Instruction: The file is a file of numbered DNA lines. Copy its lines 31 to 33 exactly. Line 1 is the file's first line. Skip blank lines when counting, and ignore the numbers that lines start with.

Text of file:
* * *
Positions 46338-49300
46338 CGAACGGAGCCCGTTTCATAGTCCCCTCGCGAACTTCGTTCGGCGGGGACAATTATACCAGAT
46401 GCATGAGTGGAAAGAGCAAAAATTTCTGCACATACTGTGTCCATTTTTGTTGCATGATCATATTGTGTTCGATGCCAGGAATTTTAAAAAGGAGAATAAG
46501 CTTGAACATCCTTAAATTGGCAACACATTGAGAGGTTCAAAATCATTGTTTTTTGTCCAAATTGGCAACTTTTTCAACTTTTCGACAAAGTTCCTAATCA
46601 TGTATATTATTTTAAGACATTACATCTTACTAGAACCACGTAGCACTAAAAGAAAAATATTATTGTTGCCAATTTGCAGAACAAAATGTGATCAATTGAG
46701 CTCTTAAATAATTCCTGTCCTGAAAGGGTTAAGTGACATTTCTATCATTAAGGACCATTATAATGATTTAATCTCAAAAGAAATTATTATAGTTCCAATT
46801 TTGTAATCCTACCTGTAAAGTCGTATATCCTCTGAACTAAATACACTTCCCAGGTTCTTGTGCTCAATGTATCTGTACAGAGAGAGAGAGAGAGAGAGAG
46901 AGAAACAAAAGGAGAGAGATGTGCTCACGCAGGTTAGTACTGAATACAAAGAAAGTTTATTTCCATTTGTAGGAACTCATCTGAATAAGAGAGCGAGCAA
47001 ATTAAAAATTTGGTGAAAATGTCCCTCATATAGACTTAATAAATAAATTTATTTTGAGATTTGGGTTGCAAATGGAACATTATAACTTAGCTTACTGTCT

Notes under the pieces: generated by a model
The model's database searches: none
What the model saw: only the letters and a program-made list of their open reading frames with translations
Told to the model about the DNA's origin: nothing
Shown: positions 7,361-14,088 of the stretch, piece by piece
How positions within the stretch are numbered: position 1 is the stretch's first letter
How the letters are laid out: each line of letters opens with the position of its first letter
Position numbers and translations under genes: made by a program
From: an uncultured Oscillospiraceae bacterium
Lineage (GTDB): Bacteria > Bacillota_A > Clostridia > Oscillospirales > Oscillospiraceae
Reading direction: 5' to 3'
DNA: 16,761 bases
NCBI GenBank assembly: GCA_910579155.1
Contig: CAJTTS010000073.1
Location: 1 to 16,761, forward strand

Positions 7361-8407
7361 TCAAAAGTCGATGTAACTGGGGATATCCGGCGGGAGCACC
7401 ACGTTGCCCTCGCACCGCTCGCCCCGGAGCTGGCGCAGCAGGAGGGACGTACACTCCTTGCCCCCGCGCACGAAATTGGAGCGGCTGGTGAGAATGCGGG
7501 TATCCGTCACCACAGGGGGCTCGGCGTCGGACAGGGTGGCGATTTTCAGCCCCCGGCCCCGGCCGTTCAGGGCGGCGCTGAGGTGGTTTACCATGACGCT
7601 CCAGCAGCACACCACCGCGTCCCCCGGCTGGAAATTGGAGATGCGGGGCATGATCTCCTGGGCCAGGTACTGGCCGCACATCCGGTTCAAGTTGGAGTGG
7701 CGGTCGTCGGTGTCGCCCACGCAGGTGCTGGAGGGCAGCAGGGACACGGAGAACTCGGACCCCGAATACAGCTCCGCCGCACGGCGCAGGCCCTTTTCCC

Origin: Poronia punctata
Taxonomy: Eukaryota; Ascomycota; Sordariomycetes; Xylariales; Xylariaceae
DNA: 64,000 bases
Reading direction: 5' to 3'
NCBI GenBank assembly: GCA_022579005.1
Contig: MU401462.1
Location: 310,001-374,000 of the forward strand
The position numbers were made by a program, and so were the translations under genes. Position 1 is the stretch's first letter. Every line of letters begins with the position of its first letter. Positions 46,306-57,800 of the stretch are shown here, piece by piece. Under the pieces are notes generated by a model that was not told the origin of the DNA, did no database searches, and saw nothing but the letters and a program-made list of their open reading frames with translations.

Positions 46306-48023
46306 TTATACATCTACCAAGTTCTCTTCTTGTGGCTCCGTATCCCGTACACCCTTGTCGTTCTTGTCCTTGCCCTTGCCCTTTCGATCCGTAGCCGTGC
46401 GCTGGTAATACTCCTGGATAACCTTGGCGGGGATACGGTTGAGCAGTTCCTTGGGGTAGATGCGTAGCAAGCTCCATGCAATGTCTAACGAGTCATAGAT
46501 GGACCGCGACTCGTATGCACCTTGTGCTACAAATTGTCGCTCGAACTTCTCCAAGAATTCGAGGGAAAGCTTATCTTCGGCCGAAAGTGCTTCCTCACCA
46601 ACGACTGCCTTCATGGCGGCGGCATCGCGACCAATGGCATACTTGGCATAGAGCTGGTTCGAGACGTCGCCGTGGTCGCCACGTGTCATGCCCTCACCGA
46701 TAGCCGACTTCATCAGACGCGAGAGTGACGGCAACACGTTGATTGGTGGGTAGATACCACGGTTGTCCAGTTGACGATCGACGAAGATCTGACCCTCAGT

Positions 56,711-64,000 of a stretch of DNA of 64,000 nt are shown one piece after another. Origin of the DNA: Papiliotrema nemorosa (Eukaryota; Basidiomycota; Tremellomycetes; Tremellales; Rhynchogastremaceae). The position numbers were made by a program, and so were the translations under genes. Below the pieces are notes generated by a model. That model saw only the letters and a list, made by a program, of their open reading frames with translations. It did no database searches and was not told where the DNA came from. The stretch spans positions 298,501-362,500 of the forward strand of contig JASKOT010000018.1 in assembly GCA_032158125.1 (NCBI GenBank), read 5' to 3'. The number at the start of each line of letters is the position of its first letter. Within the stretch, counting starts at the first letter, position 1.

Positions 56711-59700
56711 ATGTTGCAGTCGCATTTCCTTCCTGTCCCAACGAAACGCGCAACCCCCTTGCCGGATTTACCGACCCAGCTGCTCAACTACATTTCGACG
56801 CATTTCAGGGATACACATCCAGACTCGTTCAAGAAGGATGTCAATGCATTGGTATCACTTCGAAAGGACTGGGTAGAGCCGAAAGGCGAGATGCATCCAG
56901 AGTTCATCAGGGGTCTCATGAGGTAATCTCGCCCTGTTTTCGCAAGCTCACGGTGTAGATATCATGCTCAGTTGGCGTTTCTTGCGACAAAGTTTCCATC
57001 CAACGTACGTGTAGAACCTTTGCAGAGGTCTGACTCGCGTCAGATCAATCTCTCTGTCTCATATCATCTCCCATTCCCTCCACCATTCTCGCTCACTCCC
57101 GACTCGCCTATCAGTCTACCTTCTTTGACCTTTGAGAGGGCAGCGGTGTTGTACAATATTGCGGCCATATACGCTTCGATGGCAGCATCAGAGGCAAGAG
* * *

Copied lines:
Origin: Poronia punctata
Taxonomy: Eukaryota; Ascomycota; Sordariomycetes; Xylariales; Xylariaceae
DNA: 64,000 bases